“You need a computer to figure out how to divide the holidays up fairly,” Ruth said.
“Or a psychiatrist,” Marilyn said.
“Still,” Ruth said, “there’s no plague like home for the holidays.”
Faraday looked in the rearview mirror and winked at Marilyn.
The evening blurred past in a flurry of kisses, gifts, Champagne, and laughter. Teddy and Lila served a veritable Christmas feast, Ruth and her great-granddaughter formed a mutual admiration society, and Faraday charmed everyone, as usual, with humorous anecdotes.
Only Eugenie, Lila’s mother, cast a pall on the party. Always aloof, tonight she was especially remote, and no wonder. Poor Eugenie had had the face-lift from hell. She looked like a melted Madame Tussaud’s mannequin. Marilyn could only imagine how horrible this must be for Eugenie, whose extraordinary feminine perfection had been a living advertisement for her ex-husband’s plastic surgery business.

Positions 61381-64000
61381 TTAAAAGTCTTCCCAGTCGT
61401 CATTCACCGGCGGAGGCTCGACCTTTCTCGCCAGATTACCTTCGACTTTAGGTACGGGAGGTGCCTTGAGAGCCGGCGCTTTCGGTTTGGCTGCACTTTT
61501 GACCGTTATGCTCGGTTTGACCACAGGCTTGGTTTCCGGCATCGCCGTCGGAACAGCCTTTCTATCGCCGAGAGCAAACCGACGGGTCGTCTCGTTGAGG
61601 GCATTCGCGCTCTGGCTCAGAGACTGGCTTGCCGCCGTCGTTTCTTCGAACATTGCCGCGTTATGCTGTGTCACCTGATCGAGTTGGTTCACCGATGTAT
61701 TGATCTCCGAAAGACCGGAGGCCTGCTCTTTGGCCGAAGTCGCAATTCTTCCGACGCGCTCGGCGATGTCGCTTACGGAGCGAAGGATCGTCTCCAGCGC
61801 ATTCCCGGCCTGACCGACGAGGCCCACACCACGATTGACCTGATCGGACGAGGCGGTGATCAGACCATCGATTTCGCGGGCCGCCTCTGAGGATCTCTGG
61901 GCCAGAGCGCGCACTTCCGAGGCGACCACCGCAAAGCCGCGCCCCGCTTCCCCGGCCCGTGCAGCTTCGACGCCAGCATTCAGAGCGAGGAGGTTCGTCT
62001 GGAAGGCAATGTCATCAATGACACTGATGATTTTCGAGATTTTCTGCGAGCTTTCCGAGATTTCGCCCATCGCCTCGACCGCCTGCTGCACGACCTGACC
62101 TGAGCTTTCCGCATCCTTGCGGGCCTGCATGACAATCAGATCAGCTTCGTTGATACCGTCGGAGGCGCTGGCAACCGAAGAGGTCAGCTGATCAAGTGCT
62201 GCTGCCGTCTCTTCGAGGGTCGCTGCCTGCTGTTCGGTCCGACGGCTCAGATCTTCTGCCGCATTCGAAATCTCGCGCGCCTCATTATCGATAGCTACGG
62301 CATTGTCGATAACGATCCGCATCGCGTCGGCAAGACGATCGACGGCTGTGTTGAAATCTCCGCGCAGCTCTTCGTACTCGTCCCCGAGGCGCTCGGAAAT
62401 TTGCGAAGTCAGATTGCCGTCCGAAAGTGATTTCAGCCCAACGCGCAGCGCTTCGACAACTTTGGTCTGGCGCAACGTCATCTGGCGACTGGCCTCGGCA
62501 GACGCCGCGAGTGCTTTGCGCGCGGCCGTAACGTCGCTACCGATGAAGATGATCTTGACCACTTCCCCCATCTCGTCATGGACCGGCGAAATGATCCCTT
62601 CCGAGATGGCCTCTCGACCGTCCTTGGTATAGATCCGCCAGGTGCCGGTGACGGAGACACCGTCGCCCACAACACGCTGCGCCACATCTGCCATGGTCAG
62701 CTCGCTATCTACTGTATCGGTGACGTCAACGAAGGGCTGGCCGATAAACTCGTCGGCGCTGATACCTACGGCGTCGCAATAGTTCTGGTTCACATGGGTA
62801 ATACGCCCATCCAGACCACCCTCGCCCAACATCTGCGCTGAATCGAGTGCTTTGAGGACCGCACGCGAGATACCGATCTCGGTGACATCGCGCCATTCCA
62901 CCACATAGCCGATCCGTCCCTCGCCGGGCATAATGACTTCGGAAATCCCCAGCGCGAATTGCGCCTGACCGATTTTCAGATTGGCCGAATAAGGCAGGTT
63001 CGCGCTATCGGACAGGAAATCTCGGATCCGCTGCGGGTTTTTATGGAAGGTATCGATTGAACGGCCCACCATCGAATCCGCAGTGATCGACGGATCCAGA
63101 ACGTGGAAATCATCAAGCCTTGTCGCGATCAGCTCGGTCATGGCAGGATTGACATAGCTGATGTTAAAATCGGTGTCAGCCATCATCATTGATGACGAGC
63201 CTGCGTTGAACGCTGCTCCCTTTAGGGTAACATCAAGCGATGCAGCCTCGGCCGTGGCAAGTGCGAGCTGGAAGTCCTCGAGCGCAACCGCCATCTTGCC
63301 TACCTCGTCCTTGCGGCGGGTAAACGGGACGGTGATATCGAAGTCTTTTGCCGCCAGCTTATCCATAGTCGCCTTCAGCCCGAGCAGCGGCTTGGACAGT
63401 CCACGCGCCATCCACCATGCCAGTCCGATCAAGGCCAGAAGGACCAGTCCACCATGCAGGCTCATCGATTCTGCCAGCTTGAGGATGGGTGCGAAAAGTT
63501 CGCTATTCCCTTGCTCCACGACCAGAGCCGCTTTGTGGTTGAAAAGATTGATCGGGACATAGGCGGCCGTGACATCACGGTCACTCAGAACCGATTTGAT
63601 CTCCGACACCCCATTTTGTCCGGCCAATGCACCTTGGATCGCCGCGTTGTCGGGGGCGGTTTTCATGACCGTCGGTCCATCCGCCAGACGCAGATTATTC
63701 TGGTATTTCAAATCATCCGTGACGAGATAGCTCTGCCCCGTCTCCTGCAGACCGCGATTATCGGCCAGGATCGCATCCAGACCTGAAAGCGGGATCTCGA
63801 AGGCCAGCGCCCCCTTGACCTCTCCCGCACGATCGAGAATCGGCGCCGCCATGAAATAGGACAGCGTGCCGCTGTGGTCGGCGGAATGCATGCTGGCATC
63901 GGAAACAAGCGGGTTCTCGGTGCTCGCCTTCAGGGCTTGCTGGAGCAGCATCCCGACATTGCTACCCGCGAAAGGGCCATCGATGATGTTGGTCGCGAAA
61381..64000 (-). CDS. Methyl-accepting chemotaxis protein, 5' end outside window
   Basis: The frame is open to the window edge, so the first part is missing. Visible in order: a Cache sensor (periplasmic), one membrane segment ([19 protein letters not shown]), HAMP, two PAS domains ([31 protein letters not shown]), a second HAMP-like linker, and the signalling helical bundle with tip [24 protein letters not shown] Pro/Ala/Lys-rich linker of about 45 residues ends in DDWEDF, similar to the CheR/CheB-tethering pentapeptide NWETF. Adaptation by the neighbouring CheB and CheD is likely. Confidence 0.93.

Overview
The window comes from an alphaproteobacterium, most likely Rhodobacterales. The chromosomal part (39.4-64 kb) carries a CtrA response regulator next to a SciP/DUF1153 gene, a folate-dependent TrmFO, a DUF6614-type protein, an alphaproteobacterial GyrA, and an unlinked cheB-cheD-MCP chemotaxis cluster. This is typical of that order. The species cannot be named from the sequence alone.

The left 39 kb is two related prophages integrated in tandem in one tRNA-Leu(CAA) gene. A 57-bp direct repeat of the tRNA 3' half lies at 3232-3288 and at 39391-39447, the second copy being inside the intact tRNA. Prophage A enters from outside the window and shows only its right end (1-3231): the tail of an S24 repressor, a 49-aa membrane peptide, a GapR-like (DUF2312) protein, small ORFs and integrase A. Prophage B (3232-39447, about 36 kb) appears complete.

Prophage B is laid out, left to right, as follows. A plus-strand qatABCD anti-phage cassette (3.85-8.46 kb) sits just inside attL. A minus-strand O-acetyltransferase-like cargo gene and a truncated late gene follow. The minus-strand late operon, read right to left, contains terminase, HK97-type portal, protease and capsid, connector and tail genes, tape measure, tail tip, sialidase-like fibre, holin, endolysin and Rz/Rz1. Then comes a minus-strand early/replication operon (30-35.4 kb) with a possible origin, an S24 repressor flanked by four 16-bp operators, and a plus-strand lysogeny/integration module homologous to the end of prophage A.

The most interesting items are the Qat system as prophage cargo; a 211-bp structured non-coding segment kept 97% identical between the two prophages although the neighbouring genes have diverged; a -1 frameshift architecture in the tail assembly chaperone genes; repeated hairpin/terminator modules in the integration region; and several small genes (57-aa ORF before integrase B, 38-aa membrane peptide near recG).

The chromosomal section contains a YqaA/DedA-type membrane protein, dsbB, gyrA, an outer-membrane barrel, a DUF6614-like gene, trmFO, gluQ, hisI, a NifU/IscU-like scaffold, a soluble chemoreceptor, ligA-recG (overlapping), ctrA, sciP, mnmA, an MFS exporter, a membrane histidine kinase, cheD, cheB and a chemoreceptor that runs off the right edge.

In the car on the way back to Marilyn’s condo, Faraday said, “It was a grand party.”
“My, yes,” Ruth agreed. “Delicious food. And I got to have some time with my great-granddaughter.”
Marilyn leaned forward, resting her arms on the back of the front seat. “What did you think of Lila’s mother?”
Ruth took a moment to think. “Well, Eugenie’s an unusual woman. She reminds me of the Portuguese man-of-war jellyfish. Beautiful, diaphanous, and poisonous.”
“She was even more beautiful before she had that botched face-lift,” Marilyn said.
Ruth yawned. “Well, beauty is only kin deep.”
Back at Marilyn’s condo, Faraday insisted on escorting the women inside, carrying their bags of presents for them.
“It was a lovely evening.” Ruth turned to Faraday. “Thank you for everything.”
“Yes, Faraday,” Marilyn echoed, “thank you.”
But Faraday showed no intention of leaving. “How about a little nightcap?”
Marilyn hesitated. She was yearning to crawl into bed with her new book on plate tectonics.